·
Registered
Joined
·
3,022 Posts
Dr. Pauline Eveno who did the resonator study and now is with the mouthpiece company SYOS has devised as survey having to do with perception of saxophone tone. Describing the Saxophone Tone It will be interesting to discover the results of the survey.
 

·
Registered
Joined
·
5,901 Posts
I keep running across these sound descriptions regarding the properties of saxophones. I understand bright which means you hear more of the high frequencies. I understand dark, where you hear less of the higher frequencies and more of the lower frequencies coming through. I understand edge, I think. I believe it's that crisp buzzy sound you hear when the sax is played loud. I understand sub-toning as that whispery-soft sound you get especially around the low notes.


So would somebody please explain what spread tone means. What is focused? I suspect it's the opposite of spread but I don't understand spread. And what the heck is round? The opposite of square? I've only heard square tones mentioned once and it was in that awful article about how Trane killed jazz I posted a while back. I searched the site but couldn't find any discussion on the terminology of sax sound. Can y'all hep me out?:whistle:
HAHAHAHA!!! It seems like you actually have a handle on things, you're doing okay. Spread is usually a darker sound and is equated to more body, less buzz and more depth in the sound and it's usually a darker sound. Round is also used to refer to body and sound quality and is the opposite of brighter sounds provided you have any taste which a lot of players don't, especially when you look at what mouthpieces are selling, especially in LA. Focused is referred to when describing the more pointedness in a sound and usually comes along with brighter tones but a dark sound can be focused too. The idea is to get a sound that encompasses all the various aspects of tone while achieving a personal sound but try to explain that to my customers. And by the way, these terms don't just apply to saxophone, they refer to all instruments. I recently bought a piano and I played about a hundred pianos before settling on one. Also, your tone is LARGELY determined by the way you PHRASE, not the sax or the mouthpiece. Good luck, Phil Barone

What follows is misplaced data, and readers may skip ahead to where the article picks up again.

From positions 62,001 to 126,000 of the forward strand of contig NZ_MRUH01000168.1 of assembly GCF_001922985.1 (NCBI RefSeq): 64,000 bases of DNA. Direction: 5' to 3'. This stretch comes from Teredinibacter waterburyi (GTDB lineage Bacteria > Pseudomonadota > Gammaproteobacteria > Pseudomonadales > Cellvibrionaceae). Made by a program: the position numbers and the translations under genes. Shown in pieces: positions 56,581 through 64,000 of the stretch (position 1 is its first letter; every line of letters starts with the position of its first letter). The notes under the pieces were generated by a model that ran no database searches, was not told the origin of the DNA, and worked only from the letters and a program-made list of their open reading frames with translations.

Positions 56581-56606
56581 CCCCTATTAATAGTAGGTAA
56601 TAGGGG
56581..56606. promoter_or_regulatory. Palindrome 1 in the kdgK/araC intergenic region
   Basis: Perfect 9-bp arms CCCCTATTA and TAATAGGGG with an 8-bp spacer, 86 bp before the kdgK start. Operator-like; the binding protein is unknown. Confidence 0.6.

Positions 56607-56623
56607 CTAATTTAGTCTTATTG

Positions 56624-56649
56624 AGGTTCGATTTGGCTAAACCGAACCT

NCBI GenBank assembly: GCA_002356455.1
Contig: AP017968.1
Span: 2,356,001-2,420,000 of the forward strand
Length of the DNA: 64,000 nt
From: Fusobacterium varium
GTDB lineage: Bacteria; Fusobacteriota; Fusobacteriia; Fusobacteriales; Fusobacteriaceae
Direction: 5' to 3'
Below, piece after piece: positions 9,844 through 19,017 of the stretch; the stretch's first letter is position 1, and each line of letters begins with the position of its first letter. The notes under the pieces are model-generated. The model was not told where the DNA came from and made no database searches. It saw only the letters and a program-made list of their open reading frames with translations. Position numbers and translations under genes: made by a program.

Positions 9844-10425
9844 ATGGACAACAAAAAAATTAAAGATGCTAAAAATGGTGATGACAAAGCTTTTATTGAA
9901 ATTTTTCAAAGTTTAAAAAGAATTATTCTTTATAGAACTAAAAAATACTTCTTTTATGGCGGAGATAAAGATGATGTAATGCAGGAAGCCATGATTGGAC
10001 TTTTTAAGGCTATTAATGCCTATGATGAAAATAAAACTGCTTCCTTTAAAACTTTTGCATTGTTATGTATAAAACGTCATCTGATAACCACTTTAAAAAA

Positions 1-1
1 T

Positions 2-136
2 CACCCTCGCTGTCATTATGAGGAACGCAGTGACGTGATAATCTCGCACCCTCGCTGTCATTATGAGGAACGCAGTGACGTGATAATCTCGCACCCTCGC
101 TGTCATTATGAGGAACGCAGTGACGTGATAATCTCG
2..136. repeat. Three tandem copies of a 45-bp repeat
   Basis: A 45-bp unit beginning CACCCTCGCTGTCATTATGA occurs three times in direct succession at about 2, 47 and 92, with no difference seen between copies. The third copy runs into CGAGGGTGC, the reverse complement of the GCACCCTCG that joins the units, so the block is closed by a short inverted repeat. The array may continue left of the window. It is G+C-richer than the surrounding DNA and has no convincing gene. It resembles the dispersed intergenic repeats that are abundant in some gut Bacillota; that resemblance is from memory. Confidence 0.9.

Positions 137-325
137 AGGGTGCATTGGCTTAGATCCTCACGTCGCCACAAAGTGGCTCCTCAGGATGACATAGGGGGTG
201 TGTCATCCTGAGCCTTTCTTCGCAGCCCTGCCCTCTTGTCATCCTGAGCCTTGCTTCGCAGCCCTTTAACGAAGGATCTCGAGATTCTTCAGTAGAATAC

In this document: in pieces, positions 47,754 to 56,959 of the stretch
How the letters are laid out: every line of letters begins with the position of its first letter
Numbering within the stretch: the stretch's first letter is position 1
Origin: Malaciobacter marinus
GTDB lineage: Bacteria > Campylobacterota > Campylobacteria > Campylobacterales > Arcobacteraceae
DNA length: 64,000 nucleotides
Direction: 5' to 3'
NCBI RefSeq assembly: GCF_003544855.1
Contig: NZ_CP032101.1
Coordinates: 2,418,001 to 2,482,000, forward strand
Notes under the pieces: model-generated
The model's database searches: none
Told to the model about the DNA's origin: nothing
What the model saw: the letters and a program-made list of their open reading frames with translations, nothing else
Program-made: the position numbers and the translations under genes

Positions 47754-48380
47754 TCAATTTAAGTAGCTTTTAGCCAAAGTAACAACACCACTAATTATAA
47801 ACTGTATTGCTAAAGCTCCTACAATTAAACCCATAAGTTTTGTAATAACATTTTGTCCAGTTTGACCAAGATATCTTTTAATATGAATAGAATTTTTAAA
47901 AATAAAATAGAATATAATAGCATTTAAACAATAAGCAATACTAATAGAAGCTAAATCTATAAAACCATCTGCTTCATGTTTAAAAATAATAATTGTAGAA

1 - 8 of 8 Posts
Top